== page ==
Satoshi Kon left us on August 24, 2010; and he left the cinema world with its boldest, most delirious and disorienting montage. He seemed to reinvent the very conception of an edit with every film, first in Perfect Blue, with our point of view always traveling through dreams and diegeses and photos and points of view, using its constantly in-motion structure as its ultimate expression of horror. You can trust nothing when your point of view is constantly changing. After that film, Kon set to work on Millenium Actress, using the same style for an opposite goal: a comforting, emotional story, which blends the onscreen and offscreen realities
From the opening scene, the “countdown” to launch, Kon uses two very quick shots, each less than a second long, to make us question our reality: first, an audience member sitting, watching the film within the film, to let us know that what we have just been seeing is false, and the second, as Kon cuts to his face as they count down to “two”, just before cutting back to Chiyoko in perfect rhythm as the voice counts “one.” With this second cut to the man, Kon has asserted that his montage is supreme, and put the two distinct worlds back together as soon as he’s pulled them apart. Was that cutting, a different shot on “five, four, three, two” and “one” part of Kon’s film or the film within the film? Both? It’s decidedly more complicated than the old trick of cutting to the audience to let the viewer know that we’ve been watching a film within a film this whole time; that one goes back to Sullivan’s Travels in 1941, and Kon had already used it in Perfect Blue). Here, he is refining his touch and doing something more methodical, and more mature.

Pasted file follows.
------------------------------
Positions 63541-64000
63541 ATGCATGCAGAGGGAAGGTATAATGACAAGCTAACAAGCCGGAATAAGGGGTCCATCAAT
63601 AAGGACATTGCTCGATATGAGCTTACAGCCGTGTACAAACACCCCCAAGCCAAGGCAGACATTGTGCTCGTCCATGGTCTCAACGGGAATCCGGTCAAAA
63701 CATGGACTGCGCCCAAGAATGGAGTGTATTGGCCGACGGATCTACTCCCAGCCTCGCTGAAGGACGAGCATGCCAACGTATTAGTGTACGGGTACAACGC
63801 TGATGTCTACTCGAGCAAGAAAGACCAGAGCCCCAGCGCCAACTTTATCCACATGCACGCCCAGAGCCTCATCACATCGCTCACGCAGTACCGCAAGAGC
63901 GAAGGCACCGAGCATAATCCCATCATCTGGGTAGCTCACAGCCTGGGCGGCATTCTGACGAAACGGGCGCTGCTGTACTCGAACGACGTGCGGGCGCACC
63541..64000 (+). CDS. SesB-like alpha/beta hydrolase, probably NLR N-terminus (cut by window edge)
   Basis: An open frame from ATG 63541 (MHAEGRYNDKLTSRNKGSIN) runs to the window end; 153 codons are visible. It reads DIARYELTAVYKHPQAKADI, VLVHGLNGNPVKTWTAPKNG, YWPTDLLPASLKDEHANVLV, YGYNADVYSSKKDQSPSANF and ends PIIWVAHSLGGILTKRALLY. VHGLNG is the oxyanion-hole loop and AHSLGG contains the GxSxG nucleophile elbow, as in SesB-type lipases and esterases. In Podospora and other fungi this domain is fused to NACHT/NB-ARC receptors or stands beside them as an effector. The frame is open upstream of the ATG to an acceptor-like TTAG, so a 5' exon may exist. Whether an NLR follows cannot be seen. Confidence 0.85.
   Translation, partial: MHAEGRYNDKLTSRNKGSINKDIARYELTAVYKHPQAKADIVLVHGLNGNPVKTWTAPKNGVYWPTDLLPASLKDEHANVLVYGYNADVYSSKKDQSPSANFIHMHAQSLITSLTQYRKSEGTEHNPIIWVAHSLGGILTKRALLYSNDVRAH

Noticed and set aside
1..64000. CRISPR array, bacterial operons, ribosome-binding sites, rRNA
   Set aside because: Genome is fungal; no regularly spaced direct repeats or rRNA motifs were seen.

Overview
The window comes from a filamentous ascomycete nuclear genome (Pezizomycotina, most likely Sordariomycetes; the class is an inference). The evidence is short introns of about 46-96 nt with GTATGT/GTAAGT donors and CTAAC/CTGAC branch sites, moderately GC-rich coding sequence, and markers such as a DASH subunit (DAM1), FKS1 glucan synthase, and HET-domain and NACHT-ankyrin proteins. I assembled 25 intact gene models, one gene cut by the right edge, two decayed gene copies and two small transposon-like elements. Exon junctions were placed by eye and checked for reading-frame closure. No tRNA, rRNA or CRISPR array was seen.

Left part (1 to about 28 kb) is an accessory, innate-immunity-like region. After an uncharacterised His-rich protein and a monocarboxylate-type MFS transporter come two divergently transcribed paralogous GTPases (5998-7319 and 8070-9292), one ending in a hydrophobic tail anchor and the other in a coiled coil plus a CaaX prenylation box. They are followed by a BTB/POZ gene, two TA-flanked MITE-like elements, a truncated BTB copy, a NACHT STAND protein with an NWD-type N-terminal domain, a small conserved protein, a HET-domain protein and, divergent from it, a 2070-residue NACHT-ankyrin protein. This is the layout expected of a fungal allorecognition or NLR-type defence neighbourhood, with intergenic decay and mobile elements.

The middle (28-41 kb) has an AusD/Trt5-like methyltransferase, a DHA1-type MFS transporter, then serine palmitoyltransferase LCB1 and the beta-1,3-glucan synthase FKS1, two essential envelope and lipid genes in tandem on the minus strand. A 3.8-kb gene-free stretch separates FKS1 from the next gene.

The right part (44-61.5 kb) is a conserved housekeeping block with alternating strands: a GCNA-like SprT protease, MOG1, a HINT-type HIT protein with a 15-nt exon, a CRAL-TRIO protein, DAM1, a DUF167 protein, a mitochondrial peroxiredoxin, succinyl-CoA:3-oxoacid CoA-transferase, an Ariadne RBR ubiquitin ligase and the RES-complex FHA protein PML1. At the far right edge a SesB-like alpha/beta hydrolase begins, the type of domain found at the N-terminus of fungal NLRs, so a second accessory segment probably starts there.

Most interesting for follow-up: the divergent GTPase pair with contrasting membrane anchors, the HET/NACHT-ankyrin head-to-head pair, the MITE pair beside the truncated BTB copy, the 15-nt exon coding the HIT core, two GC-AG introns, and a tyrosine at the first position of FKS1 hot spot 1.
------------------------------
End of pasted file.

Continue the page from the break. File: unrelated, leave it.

We start at the end of Chiyoko’s life, getting voiceover from our documentary POV characters telling us that the studio that made Chiyoko famous is now being demolished after seventy years. After hiking up to her house, far away from the town below, they finally sit down to do their interview. There is a lingering shot of many magazines scattered, overlapping on top of each other on the floor, with Chiyoko’s face repeating and repeating. That shot mirrors the structure of what we’re about to watch: many fictional moments overlapping and overlapping that reveal the truth about Chiyoko’s life.
The cameramen for the documentary are indeed our POV characters, or so we think: they’re literally transported into Chiyoko’s memories, and they film what they see. This, perhaps, is a metaphor for them getting wrapped up in the story of Chiyoko’s life, but perhaps it’s entirely literal: they’ve been spatially transported into another world, and they film young Chiyoko while old Chiyoko narrates. Are we watching the film that they’re filming? We can’t be sure that any of the shots we get in this second world are coming from their camera. Maybe, but maybe not.
I’m always fascinated by the way this film is able to move from melancholy memory to delirious, triumphant celebration of nostalgia without skipping a beat. Kon is constantly in motion, not just in the edit but in his “camera”. There is one sequence in the middle where Chiyoko is rushing to the right, and she morphs from a samurai on a horse to an aristocrat on a horse and carriage to a Japanese princess being pulled on a rickshaw and finally to a young girl on a bike, where suddenly, the motion stops and we’re right back to a memory: she was once a young girl on a bike, who met with a young man, a revolutionary and painter who she never found again.